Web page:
In place of our usual editorial piece this week, I wanted to highlight a debate that has been going on in the PB Watercooler discussion forum this past fortnight. It’s an extremely interesting thread from experienced freelancers within the TV industry discussing how working life is now very different than in the past. And not always for the better.
Below are some extracts to give you a taster but please take a look at the Watercooler for the entire thread. It’s well worth a read, particularly for our less experienced members…
The ongoing discussion on our Watercooler forum headed ‘Camera Person with Own Kit: £100’ gets to the heart of the worries of thousands of TV freelancers. At first reading, it looks as if the debate is about what is a fair rate for the job. In fact, the real subject is whether the team offering the work, and the people who apply to do it, are working within a professional industry, or one for amateur enthusiasts.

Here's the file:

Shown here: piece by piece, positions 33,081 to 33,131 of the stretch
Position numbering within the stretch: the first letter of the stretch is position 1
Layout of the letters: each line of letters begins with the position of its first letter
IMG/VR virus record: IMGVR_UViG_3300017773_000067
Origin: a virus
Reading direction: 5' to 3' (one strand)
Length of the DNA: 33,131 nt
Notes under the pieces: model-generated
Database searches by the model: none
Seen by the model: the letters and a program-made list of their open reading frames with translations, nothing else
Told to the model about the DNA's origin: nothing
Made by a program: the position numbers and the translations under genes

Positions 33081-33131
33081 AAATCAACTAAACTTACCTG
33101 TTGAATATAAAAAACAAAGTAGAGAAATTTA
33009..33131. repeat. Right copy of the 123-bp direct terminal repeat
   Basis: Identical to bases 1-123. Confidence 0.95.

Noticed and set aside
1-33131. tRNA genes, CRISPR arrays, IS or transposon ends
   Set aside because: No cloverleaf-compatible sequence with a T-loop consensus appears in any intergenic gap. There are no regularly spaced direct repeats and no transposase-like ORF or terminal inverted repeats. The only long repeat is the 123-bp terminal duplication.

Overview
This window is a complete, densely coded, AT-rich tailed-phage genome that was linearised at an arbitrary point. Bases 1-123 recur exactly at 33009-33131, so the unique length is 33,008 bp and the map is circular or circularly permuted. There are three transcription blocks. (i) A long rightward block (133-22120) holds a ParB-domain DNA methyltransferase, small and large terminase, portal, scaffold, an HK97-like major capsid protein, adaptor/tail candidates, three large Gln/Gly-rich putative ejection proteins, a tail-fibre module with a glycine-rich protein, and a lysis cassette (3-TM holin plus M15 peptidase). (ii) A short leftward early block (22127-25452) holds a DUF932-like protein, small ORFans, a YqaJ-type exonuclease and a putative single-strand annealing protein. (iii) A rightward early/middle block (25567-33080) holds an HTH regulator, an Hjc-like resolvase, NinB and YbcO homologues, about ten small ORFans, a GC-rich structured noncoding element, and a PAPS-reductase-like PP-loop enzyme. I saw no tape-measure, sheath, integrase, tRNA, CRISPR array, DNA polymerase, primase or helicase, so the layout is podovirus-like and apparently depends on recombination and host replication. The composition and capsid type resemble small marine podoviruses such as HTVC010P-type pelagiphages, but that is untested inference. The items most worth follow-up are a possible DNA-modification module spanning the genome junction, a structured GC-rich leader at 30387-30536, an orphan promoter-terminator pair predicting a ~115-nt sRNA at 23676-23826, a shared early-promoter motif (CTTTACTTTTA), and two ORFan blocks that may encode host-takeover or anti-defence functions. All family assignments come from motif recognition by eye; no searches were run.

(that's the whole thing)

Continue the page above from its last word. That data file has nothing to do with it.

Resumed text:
Let us be in no doubt that there is a professional television industry. A 2005 Film Council study noted that the UK’s total TV turnover was £13.4 billion in the previous year, and it has grown over the last four years. Skillset estimates that there are some 75,000 people whose livelihoods directly depend on that turnover for their income, which probably includes you and me.
Film and television-making is not a monopoly controlled by the professionals, any more than baking is controlled by Rank Hovis McDougall. You can bake cakes at home, or to sell at your tea shop but if you were employed to make Mr Kipling’s French Fancies, you would not expect to bake them in your home oven, and you would expect to be paid a sustainable rate in return for your employers’ intention to make a profit from them.